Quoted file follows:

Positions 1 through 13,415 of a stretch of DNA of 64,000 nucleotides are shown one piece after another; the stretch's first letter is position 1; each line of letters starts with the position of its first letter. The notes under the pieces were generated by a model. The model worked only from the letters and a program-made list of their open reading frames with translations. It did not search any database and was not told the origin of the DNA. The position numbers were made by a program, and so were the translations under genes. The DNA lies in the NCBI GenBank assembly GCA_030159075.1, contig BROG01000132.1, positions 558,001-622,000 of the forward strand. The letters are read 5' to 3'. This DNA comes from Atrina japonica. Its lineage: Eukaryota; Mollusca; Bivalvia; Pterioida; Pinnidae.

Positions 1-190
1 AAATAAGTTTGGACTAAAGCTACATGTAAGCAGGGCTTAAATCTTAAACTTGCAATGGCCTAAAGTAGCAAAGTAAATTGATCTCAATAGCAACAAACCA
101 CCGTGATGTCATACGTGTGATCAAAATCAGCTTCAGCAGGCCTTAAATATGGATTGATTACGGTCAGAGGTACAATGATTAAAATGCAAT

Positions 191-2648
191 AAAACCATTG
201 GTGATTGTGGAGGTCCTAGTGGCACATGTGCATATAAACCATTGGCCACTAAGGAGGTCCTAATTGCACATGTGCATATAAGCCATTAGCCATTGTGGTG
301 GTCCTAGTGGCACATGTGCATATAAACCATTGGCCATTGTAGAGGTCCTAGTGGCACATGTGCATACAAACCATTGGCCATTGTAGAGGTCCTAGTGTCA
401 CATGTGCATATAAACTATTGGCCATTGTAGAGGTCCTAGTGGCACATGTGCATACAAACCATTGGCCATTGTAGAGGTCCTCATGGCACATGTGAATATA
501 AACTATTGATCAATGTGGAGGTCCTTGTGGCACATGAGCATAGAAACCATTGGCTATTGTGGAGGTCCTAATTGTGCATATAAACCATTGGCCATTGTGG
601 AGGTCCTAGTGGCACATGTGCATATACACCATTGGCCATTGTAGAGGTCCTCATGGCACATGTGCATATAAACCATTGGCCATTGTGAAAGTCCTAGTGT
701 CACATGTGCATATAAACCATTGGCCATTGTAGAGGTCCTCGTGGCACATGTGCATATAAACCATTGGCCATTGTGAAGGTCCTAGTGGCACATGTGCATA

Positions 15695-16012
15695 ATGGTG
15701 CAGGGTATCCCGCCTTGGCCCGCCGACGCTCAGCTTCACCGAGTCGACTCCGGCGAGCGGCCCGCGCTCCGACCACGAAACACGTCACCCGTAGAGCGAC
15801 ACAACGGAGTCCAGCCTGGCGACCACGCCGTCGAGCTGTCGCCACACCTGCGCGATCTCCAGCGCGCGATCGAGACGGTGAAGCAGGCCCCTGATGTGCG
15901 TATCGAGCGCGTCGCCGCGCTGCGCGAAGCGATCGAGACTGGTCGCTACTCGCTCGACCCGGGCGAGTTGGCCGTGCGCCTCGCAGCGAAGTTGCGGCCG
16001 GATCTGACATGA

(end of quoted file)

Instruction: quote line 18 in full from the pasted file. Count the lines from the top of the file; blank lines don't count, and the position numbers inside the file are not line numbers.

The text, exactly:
16001 GATCTGACATGA